L.A. Olympics in 2024 would fuel $11.2 billion in economic output – Long Beach Press Telegram
If Los Angeles wins its bid for the 2024 Olympic Games, the event would generate as much as $11.2 billion in economic output in the city, according to a study commissioned by Los Angeles 2024, the local organizing committee.
Los Angeles’ third Olympic Games would also create the equivalent of as many as 79,307 jobs and between $152 million and $167 million in additional tax revenues in the city, said an economic analysis by Beacon Economics LLC and the UC Riverside School of Business Center for Economic Forecasting and Development.
The study is required by the International Olympic Committee as part of the candidature city process and has to be submitted to the IOC by LA 2024 by Feb. 3. L.A. is competing with Paris and Budapest to host the games.
Long Beach, which is a part of the official U.S. Olympic bid, would host a portion of the games.
“There is little doubt that hosting the Olympics is an enormous boost for a local economy — both in the short term as driven by activity surrounding the events themselves, and in the long term, given how these events raise the global profile of the region,” said Christopher Thornberg, founding partner of Beacon Economics and Director of the UC Riverside center. “The worry is always that these benefits come at too high a cost, but because Los Angeles already has many of the assets needed for a successful Olympic experience the upside is far greater than it would be for many other cities who would be hosting for the first time.”
The study, for the most part, echoes in greater detail a report by the state Legislative Analyst’s Office released last year. But in that study, the LAO said long term Olympic-related economic gains were unlikely.
“If Los Angeles hosts the 2024 Games, some short-term net economic gains in 2024 and in the years just before the Games are likely,” the LAO report. “Lasting economic gains, however, appear unlikely. That being said, the low-risk financial strategy of the bid greatly reduces the risk that the Southern California economy will bear large, longterm taxpayer expenses related to the Games. For these reasons, under the current bid plan, the longterm economic effect of the 2024 Games probably would be close to neutral.”
LA 2024 officials have projected a balanced $5.306 billion budget for the Games, outlining a financial game plan that is in stark contrast to budgets for recent Games that left bid cities swimming in red ink long after the Olympic flame was extinguished.
“It really boils down to the idea that the Olympics should be able to recover their expenses through ticket sales and sponsorships,” said Robert Kleinhenz, an economist at Beacon and UCR. “At worst you should break even.”
LA 2024 officials are able to keep projected expenses down because of a wealth of existing top-flight venues in the region. Eight-five percent of proposed venues either already exist or are planned with 80 percent of the facilities built since the 1984 Games.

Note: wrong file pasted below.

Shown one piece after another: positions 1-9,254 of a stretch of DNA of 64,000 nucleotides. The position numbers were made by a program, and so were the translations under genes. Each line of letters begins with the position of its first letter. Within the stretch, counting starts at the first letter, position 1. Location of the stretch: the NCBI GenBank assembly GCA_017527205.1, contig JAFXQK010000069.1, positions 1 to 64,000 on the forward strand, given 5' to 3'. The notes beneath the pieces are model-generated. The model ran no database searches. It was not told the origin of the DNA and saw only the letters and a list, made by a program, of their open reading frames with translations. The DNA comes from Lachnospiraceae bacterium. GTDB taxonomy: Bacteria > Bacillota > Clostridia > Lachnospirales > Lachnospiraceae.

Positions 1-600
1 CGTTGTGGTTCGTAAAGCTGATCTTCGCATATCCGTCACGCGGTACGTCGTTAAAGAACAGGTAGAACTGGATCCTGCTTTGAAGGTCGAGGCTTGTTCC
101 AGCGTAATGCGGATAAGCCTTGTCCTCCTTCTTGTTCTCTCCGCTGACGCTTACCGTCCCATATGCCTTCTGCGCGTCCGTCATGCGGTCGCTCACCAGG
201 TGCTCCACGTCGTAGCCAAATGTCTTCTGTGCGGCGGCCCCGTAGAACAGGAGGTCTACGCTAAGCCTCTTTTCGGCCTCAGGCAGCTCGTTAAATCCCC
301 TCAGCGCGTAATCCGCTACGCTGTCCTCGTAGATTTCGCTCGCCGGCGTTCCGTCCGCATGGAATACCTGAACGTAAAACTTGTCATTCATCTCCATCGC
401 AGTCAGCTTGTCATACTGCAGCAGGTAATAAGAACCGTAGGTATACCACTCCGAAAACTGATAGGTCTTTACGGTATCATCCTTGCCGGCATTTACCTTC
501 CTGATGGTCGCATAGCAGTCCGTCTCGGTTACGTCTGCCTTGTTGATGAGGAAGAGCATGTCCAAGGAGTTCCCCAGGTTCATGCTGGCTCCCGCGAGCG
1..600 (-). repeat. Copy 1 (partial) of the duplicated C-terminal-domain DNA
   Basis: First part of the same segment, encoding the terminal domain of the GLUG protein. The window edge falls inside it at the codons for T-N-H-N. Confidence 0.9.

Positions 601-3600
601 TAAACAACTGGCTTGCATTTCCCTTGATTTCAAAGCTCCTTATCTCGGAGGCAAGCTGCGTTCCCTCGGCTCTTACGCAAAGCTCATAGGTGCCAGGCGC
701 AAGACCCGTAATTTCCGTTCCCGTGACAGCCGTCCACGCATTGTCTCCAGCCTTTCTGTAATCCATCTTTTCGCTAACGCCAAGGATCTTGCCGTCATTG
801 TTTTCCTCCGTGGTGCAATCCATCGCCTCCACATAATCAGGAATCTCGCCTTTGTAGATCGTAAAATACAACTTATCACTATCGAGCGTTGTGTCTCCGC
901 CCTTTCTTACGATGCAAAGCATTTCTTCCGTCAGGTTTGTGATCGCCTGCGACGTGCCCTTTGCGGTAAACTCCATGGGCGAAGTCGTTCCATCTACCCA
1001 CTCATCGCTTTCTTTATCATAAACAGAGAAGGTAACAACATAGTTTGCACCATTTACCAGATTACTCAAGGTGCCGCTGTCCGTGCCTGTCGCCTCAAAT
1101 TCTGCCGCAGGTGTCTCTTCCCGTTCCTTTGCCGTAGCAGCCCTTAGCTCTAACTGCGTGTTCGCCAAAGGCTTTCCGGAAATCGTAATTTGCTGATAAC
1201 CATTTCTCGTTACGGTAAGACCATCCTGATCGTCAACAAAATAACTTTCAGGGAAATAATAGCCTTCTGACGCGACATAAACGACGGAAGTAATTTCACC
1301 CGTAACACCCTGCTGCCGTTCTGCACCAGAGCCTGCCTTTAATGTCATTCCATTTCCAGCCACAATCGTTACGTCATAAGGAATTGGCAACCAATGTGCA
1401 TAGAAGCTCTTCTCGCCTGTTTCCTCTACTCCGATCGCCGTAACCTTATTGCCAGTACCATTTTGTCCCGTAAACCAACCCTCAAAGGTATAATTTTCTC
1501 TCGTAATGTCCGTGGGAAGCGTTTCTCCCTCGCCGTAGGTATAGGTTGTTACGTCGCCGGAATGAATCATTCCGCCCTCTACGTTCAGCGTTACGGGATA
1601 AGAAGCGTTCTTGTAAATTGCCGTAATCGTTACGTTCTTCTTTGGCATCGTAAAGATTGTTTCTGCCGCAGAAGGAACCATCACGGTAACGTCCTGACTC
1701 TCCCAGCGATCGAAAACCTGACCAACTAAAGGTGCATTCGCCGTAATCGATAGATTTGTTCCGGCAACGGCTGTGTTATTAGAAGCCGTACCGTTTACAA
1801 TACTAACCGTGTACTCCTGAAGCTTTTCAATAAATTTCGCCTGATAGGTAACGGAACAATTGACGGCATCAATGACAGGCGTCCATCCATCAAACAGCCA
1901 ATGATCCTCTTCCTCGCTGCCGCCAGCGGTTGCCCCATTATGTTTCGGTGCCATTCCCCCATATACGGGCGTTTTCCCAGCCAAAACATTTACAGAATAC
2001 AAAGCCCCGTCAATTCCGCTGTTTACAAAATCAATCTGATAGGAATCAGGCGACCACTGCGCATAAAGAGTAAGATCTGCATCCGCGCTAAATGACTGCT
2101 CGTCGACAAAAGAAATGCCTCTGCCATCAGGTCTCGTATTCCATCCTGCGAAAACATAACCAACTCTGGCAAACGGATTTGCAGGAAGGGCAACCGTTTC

Those venues span across the region, from Long Beach to the Inland Empire.
“The first thing (about the bid) that is remarkable is that it requires no new permanent venues,” Kleinhenz said. “That can’t be overemphasized. That’s such a huge plus. There are very few places around the world, if any, that could offer up” that many existing Olympic-caliber venues.
The impact of an Los Angeles Olympics would extend beyond the city’s borders, according to the study. The Games would generate between $13.3 and $14 billion in economic output across the state, $17.4 to $18.3 billion nationally.
In addition to the estimated $5.306 billion LA 2024 will spend on hosting the Games, The study’s economic analysis on the total spending on the Games estimated that visitors will spend between $1.17 and $1.46 billion in Los Angeles and between $240 to $300 million in the city after the Games.
The analysis projected 3.3 million visitors would attend the Los Angeles Games, the average visitor staying in the city 5.5 days and spending an average of $230.07 per day.
L.A. Mayor Eric Garcetti pointed back to the 1984 games as a reminder of the value of the games in the region.
“In 1984, Los Angeles showed the world that a responsibly managed Olympic Games could add billions of dollars to the local economy and bring progress that could be felt for decades to come — and we’re ready to do that again in 2024,” Garcetti said in a statement. “This report shows that L.A. is an ideal, low-risk host for the 2024 Games, and that we have the right plan in place to make sure that a winning bid brings a lasting Olympic legacy back to our city.”
The International Olympic Committee is expected to announce which city gets the games in September.